How to Save for Retirement in My 20s vs. My 30s

If you start saving for retirement at a young age, you will have decades to set aside money and let it accrue interest. Ideally you should start saving in your 20s, and then alter your saving strategy with each decade. Create a sound retirement savings strategy for your 20s and 30s and you will be on your way to a comfortable retirement.

Living Expenses in Your 20s

Save six months worth of living expenses before you start your retirement savings. Put your living expenses in an account you can get to easily, such as a savings account or money market fund. This will protect you in case of emergencies. You won’t have to dip into retirement savings to take care of emergencies.

Living Expenses in Your 30s

Your living expenses in your 30s will most likely be higher than when you were starting out. You might have started a family, bought a home, and purchased a vehicle or two. You are right to think about saving for retirement, but first you must increase the amount you set aside for living expenses. This amount should be much higher than the amount you set aside in your 20s.

Retirement Savings in Your 20s

Your income in your 20s might just cover living expenses plus a little more. It takes time to advance your career and start earning promotions and large raises, and when you are just starting out you are usually at the lower end of the salary spectrum for your profession. You can start saving for retirement by setting aside 1 percent to 3 percent of your income every month. You have several decades before you will need retirement money, so you can afford to start small. This will get you in the savings habit and start your retirement fund. According to “The New York Times,” by the age of 25 you should increase your retirement savings rate to 6 percent, and add an additional 1 percent a year after that.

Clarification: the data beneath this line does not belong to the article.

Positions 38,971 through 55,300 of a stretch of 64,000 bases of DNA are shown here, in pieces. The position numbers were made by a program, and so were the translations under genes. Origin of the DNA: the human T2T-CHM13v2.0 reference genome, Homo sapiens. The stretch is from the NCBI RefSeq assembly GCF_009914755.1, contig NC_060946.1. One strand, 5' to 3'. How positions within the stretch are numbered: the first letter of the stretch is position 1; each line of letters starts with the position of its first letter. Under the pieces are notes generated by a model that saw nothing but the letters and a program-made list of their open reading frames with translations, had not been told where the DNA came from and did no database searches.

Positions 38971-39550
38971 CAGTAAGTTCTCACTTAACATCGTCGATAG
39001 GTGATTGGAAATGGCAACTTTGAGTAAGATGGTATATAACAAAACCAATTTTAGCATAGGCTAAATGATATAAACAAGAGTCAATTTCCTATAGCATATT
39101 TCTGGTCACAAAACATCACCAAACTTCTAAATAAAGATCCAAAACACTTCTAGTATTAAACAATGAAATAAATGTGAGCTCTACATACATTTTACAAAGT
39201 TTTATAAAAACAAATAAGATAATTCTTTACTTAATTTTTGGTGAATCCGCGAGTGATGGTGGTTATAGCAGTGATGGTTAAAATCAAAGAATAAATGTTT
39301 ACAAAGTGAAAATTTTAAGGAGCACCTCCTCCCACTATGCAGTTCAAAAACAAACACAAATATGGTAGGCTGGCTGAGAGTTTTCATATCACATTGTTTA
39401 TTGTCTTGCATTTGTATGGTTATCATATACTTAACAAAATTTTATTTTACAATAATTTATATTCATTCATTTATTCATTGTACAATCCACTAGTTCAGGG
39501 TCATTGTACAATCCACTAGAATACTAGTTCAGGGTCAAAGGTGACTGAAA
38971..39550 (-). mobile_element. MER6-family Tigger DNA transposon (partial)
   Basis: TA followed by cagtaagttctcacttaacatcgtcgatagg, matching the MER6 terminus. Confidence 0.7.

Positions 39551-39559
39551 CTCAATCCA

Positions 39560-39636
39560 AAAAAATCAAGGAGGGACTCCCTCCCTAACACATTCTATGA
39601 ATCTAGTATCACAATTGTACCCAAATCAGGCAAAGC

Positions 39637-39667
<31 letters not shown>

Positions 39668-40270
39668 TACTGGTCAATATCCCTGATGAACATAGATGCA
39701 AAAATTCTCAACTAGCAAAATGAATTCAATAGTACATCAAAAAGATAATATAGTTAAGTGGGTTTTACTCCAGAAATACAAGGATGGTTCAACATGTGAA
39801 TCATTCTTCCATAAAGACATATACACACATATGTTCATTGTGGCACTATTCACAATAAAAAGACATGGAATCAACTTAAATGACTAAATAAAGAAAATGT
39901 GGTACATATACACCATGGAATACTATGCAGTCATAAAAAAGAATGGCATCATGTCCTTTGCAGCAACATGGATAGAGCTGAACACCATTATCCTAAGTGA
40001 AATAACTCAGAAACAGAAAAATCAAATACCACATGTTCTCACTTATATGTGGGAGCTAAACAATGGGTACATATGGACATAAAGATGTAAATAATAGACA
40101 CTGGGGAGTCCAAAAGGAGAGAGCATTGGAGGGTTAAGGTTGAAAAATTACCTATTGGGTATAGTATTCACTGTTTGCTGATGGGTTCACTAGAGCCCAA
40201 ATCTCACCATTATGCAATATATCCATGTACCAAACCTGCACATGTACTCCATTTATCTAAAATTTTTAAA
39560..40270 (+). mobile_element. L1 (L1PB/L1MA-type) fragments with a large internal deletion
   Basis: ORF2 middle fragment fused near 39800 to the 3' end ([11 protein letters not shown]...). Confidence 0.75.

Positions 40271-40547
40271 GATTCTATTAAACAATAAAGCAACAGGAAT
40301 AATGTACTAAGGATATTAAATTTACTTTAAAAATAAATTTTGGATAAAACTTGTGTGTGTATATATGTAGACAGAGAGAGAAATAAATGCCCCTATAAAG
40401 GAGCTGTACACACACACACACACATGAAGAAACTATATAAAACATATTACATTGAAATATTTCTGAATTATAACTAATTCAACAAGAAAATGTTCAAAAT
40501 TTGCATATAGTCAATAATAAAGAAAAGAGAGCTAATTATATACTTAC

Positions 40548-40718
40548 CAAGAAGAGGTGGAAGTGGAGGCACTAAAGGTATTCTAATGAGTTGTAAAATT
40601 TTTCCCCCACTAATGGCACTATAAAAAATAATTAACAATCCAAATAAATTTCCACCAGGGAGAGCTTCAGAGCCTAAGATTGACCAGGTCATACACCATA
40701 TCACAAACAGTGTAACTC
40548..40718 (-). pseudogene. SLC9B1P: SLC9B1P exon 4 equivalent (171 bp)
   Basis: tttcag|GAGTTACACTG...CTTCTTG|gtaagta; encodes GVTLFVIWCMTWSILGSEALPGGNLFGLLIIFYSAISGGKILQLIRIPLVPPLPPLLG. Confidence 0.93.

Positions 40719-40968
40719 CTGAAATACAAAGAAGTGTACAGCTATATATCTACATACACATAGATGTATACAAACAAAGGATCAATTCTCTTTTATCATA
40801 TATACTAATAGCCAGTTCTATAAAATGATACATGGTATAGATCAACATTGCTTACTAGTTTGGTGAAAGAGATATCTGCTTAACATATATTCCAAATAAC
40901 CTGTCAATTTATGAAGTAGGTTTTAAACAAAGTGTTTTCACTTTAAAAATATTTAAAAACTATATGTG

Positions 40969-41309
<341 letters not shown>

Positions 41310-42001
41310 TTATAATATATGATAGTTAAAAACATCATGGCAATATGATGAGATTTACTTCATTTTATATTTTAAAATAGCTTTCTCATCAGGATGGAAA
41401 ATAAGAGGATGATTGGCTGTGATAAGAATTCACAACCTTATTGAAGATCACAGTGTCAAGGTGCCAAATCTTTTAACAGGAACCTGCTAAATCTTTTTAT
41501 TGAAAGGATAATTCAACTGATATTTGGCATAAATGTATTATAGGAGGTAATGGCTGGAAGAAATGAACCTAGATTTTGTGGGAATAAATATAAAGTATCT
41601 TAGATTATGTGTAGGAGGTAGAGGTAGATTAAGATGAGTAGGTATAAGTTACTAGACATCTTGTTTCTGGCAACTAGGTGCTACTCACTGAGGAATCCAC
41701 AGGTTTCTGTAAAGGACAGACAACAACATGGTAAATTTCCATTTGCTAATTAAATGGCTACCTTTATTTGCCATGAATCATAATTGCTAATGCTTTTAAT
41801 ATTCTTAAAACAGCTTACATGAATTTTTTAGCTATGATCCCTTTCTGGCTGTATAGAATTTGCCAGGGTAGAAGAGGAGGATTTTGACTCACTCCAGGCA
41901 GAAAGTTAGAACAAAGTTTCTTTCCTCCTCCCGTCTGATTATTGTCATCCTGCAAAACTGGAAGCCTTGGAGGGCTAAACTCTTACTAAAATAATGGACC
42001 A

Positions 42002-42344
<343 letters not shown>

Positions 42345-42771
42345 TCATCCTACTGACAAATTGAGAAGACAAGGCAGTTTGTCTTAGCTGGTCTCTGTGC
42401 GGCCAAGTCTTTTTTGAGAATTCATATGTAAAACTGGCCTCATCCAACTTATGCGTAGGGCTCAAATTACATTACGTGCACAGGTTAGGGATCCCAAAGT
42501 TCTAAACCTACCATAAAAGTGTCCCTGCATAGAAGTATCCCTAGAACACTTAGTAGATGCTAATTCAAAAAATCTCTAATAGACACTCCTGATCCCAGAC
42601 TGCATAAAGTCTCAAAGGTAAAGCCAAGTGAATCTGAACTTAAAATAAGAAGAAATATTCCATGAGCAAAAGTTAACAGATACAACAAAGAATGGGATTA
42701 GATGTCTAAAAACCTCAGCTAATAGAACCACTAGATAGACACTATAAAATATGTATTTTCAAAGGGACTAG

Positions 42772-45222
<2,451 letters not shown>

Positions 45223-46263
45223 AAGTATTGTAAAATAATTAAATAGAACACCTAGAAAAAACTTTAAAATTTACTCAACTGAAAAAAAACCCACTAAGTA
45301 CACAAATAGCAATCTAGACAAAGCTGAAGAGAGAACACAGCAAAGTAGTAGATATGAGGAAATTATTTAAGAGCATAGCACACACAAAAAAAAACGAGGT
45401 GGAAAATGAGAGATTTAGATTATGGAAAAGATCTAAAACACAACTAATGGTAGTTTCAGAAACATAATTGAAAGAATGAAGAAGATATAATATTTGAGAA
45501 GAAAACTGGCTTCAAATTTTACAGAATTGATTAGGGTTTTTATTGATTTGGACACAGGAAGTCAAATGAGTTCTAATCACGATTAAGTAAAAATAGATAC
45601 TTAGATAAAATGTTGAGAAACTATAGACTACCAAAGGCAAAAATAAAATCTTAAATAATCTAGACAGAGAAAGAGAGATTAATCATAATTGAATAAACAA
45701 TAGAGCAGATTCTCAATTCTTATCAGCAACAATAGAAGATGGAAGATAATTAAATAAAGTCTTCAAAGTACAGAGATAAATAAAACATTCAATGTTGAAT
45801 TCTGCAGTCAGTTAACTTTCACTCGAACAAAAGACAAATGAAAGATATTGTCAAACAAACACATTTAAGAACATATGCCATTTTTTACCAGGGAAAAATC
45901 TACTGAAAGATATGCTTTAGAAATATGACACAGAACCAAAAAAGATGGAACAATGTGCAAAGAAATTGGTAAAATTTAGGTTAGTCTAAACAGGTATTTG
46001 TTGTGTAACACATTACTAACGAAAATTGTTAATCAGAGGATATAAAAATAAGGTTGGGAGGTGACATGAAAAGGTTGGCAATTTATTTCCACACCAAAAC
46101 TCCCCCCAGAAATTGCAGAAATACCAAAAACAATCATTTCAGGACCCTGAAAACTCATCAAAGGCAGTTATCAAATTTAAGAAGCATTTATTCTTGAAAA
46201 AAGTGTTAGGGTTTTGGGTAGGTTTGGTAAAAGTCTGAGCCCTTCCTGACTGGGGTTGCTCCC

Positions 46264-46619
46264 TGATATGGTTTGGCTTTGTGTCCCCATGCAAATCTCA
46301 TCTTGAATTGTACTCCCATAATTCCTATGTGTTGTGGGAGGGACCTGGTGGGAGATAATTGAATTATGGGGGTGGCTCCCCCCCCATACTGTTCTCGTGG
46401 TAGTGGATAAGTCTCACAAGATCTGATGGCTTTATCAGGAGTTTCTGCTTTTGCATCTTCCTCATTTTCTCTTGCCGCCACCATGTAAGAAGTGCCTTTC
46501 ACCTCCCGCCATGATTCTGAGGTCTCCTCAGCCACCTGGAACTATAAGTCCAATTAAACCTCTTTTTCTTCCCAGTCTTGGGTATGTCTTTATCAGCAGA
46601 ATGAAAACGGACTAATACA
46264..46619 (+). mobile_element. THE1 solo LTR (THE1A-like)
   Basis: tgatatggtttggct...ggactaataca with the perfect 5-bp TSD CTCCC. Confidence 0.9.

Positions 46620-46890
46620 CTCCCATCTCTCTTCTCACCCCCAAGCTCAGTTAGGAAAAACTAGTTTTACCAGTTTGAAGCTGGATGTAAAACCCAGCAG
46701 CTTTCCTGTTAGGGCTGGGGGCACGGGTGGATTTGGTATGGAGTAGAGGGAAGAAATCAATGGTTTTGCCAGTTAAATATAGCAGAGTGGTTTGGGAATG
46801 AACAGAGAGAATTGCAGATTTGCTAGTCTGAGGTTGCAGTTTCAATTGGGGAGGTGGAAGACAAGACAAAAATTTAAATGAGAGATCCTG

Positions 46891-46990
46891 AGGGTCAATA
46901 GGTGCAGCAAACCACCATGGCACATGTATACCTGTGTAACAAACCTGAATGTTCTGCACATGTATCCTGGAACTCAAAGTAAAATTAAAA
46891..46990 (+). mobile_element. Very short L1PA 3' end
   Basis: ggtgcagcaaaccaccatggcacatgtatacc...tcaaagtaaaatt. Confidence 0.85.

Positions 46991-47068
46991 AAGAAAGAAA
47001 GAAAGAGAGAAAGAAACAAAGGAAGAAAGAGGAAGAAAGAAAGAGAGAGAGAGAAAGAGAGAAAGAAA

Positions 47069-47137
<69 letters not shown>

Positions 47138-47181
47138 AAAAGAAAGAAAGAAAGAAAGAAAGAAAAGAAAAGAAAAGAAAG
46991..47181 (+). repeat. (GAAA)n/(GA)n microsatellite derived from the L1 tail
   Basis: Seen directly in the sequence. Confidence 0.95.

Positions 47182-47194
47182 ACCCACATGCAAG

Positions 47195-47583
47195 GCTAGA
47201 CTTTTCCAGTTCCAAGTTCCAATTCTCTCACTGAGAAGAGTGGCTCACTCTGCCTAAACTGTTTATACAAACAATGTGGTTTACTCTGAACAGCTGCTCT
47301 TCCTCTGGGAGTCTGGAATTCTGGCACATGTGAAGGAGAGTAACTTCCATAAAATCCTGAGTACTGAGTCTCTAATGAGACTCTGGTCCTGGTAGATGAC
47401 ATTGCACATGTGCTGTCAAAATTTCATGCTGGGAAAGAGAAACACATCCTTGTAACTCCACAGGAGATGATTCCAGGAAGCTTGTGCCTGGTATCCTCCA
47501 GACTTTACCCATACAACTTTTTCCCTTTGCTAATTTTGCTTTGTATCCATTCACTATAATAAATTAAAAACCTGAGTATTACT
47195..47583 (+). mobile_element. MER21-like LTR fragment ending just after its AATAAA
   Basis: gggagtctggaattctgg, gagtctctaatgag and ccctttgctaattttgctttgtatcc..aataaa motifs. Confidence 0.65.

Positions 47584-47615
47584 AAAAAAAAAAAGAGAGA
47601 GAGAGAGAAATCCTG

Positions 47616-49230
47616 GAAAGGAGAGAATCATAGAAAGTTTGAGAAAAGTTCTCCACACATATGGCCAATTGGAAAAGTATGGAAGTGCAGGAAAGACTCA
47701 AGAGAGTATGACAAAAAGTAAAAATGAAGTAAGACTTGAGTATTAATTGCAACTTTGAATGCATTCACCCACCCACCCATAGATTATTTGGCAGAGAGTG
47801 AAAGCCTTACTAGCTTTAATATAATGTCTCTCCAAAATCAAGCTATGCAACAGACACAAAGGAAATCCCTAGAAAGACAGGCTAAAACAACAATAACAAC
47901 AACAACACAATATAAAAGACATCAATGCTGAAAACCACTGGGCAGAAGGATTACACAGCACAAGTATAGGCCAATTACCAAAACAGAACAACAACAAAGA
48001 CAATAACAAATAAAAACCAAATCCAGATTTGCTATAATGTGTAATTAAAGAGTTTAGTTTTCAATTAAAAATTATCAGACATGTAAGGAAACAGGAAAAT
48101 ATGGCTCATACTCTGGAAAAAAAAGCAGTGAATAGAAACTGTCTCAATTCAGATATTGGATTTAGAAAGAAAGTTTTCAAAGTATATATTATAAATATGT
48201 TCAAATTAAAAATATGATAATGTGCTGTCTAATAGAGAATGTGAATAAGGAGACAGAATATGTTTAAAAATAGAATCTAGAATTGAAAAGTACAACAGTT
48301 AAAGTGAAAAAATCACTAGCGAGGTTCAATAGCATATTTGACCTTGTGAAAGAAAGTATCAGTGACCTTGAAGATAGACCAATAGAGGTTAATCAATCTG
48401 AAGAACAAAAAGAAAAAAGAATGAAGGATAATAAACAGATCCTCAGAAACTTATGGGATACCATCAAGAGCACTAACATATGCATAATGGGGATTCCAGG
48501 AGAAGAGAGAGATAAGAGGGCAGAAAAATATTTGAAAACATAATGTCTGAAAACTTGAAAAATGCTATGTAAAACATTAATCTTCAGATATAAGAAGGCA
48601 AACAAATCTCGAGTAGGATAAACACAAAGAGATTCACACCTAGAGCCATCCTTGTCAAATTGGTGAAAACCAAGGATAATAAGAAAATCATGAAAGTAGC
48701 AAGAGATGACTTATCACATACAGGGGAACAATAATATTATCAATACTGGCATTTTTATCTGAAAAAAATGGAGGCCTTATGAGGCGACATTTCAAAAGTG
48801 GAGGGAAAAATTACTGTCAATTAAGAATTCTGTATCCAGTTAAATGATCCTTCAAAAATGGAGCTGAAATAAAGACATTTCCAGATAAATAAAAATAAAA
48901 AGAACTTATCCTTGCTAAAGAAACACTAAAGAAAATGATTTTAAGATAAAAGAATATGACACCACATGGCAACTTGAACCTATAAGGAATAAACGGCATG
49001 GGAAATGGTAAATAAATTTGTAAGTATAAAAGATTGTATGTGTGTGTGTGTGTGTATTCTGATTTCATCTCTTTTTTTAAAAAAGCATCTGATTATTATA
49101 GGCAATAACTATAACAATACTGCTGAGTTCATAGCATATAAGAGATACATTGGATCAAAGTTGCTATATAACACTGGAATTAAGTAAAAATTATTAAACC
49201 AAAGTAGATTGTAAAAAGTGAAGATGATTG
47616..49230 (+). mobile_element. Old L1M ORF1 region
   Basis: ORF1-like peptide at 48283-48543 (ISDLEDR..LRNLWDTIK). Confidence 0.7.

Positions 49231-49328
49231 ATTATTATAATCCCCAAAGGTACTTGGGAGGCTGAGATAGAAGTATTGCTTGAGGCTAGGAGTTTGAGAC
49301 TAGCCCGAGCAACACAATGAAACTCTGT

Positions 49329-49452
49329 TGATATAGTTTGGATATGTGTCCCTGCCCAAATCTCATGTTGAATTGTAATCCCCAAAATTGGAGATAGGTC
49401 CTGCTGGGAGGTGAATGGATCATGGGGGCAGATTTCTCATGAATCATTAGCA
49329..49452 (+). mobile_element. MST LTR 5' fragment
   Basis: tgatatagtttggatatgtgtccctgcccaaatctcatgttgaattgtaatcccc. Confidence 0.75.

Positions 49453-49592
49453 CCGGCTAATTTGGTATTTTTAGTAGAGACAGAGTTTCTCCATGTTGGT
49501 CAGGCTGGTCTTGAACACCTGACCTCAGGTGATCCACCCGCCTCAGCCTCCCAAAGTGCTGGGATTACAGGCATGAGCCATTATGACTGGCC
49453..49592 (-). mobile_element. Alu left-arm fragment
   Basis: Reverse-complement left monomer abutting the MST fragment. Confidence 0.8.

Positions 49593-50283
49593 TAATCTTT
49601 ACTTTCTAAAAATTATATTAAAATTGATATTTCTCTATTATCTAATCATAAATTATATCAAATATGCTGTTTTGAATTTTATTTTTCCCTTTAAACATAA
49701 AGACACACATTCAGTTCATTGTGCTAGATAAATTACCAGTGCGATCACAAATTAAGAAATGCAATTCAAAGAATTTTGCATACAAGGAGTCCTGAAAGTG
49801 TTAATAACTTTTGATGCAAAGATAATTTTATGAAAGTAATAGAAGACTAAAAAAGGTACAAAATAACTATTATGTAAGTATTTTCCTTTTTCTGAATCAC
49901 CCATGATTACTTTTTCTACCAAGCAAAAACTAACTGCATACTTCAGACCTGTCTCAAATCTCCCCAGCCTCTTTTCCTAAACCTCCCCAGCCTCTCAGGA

Retirement Savings in Your 30s

When you pass 30 years of age, you should increase your retirement savings rate. If you started in your 20s, you should save 11 percent of your salary at age 30 and continue raising your savings rate by 1 percent each year. If you did not start saving in your 20s, you have some catching up to do. Set a target for when you reach 40. By then, you should have two times your salary saved. Calculate how much you will have to save in your 30s to reach that mark.

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About the Author

Kevin Johnston writes for Ameriprise Financial, the Rutgers University MBA Program and Evan Carmichael. He has written about business, marketing, finance, sales and investing for publications such as "The New York Daily News," "Business Age" and "Nation's Business." He is an instructional designer with credits for companies such as ADP, Standard and Poor's and Bank of America.

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